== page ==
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Joan Fassler

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since Feb 23, 2013
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Recent posts by Joan Fassler

Hi Andrew.
Just north of you in Hartford NY, near the Vermont border.
I have a lot of the same problems you do. Just bought five acres of what use to be farmland, 50 years ago. It was hillside pasture and I am not exaggerating, it is 45 degree slope. Some small lumbering harvesting were had been done over the years. I have piles of oak branches all over the place. These are old piles do not seems to be decomposing anytime soon. There are trees blown down from Hurricane Irene, some trees just standing dead, bug and/or fungus infested. A pile not far behind my house looked like someone was trying to construct a baracade. The previous owner said they used it for a deer blind. I decided to make it into one huge compost pile/ huegle culture/ mushroom /salamander habitat. My daughter calls it my bridge to nowhere. I have dumped piles of leaves on it, kitchen scrapes, goat manure, lime, and gypsum. I threw some mushroom spawn in it last year, going to do it again this year. The red newts and salamanders love it. If I can clear out some of the trees surrounding it, I am going to plant on it, squash, I think. I have nothing but stones on my property, so I am making several large fire ring to make burning pits. Help get rid of some of the tick infestation , the bugs attacking the trees, as well as the fungus I do not wantMy soil is very acidic by the the way the oaks grow on it, so scattered pits of ash leaching slowly will be good for the soil. I do not intend to burn massive amounts all at once. If I was able to get a wood chipper, I would throw the chips on the branch heaps, to help hold moisture to help the decompose, add more mushroom spawn.
3 years ago
it looks a little like a Locust tree. They are nitrogen fixing canopy tree that are drought tolerant.
4 years ago
Have you looked At Osage Orange. They trees were used as waddles to keep in cattle in the west. very drought resistant.
4 years ago
I have a large pile of hardwood limbs (sugar maple, black oak, cherry, ash) I inherited when I purchase my property. I think the limbs are left over fall down from Hurricane Katrina. The stack is in the wooded area close to the house. It is about 4x6x 30 feet long laid somewhat like cord wood, stacked on top of each other. The woman who sold me the place said her sons used it as a hunting barrier/blind. The limbs are dry, no bark and not rotting. I started piling some the tons of leaves I have, on top of the branches after adding lime. I am going to add goat semi-composted straw and manure on top off the leaves. The final thin layer will be bone meal, leaf mold and dirt on the top.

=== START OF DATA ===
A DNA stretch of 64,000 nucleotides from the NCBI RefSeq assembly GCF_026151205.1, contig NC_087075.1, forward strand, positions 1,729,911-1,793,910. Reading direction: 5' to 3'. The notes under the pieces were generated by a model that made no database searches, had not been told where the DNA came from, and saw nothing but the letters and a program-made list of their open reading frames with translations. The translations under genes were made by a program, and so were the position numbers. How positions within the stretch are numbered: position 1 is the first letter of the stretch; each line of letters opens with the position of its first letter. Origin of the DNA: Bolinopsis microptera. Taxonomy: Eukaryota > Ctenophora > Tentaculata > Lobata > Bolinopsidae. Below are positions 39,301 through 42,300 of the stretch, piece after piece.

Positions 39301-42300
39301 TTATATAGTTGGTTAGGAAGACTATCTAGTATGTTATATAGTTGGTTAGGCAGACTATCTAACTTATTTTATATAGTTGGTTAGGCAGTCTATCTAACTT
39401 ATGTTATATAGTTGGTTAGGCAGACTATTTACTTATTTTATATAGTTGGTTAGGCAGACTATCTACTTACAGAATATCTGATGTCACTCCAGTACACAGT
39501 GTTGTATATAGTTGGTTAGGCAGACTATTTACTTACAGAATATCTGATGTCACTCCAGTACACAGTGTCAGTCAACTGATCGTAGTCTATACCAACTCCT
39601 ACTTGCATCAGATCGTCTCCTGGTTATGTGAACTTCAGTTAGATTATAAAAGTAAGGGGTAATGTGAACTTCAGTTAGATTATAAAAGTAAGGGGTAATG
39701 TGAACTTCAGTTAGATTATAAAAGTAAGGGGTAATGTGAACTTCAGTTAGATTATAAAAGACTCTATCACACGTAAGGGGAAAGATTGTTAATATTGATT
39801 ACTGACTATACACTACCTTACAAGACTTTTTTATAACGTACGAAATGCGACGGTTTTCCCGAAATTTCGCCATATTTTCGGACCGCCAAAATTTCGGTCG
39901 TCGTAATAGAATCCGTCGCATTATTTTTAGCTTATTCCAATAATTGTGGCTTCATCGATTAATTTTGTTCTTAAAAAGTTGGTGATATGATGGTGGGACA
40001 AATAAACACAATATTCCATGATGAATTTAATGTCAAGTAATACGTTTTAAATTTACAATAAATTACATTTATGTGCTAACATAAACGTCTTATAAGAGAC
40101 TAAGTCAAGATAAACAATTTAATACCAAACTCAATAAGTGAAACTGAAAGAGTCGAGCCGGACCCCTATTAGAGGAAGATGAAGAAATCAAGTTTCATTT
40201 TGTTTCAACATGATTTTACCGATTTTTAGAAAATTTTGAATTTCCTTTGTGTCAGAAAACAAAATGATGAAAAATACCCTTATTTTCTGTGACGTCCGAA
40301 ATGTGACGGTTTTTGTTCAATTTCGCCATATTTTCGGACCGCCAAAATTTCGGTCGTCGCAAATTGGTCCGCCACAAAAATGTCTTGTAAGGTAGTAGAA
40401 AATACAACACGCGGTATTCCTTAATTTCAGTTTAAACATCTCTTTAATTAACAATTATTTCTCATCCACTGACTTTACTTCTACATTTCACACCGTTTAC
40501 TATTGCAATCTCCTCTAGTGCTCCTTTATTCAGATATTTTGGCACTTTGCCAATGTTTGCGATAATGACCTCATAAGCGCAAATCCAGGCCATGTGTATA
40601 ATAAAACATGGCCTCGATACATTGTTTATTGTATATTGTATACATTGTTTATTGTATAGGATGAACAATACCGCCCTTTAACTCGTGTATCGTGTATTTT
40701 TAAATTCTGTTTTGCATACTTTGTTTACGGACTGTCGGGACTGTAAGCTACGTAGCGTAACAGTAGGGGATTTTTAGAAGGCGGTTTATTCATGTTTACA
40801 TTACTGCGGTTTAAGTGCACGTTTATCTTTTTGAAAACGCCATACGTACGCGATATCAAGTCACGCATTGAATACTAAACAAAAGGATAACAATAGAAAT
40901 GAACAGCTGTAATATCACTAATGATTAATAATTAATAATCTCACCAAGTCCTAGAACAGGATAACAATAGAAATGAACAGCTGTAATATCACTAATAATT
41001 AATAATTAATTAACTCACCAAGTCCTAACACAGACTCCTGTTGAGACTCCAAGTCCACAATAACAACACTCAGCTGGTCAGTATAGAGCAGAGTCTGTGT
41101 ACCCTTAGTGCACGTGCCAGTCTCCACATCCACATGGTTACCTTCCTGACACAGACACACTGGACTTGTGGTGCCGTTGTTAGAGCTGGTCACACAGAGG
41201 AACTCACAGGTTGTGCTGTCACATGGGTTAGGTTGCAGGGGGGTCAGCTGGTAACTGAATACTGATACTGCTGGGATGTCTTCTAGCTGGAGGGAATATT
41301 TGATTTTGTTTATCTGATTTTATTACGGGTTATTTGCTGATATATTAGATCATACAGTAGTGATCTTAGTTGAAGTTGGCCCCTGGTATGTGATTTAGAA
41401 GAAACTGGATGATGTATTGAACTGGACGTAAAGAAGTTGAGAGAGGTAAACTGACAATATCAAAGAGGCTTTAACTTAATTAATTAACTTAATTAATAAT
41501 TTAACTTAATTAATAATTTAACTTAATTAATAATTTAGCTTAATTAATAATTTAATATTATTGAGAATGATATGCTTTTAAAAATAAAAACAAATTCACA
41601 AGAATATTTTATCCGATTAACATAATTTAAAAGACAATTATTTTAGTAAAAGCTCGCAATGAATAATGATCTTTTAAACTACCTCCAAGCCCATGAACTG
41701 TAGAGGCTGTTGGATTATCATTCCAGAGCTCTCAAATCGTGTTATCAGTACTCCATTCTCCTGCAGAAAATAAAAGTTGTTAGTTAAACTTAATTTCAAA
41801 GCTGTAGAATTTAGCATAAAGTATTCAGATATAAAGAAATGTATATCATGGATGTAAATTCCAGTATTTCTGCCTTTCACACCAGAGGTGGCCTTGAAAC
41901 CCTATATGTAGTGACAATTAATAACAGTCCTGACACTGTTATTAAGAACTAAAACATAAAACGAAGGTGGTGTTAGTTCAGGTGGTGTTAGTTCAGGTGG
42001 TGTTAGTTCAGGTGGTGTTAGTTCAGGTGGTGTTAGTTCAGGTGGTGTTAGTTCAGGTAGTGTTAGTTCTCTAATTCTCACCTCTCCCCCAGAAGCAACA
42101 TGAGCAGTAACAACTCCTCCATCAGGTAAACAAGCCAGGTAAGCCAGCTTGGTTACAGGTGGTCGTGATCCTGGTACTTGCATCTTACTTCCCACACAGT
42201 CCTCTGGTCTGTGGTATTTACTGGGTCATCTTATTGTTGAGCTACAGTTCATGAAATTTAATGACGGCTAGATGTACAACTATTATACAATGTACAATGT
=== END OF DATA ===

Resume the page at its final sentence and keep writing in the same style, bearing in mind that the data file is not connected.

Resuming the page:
I intend to try to put mushroom spore in it (oyster, wine cap) to help with decomposition of the limbs, as well as produce yummy mushrooms.
Anyone have any suggestion to help get this project of the ground? I am not sure if it will work but I am excited to see what happens.
I have several other pile of limbs piled on the lot, just not as big as this one. The property is on the side of a hill facing east by east west. I live in New York very close to the Vermont border.
4 years ago
Blackberries tell you the soil is very acid, moist but, well drained. Not compacted. Moss usually accompanies the black berries in shadier areas.
4 years ago
If it bothers you, remove it. Find out for sure what it is to put your mind to rest. If it turns out to be dandelion, borrow someone goats to help remove them.

Joan Fassler wrote:I would suggest a little preventative measure for the future. Keep the flowers mowed down to prevent any further seeding. When it gets wetter seed with buckwheat, and any other green manure good for choking out weeds. You can salt the existing plants or pour boiling water on them to kill them. Eliminate what you can, when you can,

4 years ago
I would suggest a little preventative measure for the future. Keep the flowers mowed down to prevent any further seeding. When it gets wetter seed with buckwheat, and any other green manure good for chocking out weeds. You can salt the existing plants or pour boiling water on them to kill them. Eliminate what you ca when you can,
4 years ago
I read where some one took "clumping" clay kitty litter and mixed it with native soil and it worked great. There is a youtube video on it somewhere. It has to be the Clumping type because of its absorption, it becomes saturated, and a barrier to water.
4 years ago
Blueberries love sand as long as it is acidic. Honeyberries, hazelnuts also do well in sand. Ferns, like Ostrich fern and Cinnamon fern for fiddle heads. Jerusalem artichokes as long as the gets a half day of sun. Paw Paw trees should due very well on the creek banks. I would suggest adding some gypsum to the surrounding clay, to chemically breaking it down making lot less dense and sticky. There is a lot of nutrients in the clay alone as long as cations exchange is at appropriate levels. (See http://en.wikipedia.org/wiki/Cation-exchange_capacity ) Addiing organic matters also helps with CEC. Do not add more than 20-30% mulch to clay if you are planting a tree. You will end up will a "clay pot syndrome". The mulch water will absorb and hold the water and the clay will not let it leach out. The result is a drowned tree. Tell tale sign is upon removing the dead tree, is will smell like a septic tank and the soil will be saturated.
4 years ago
Awesome! Love the time line. I live in New York close to the Vermont border. Double helpful!

4 years ago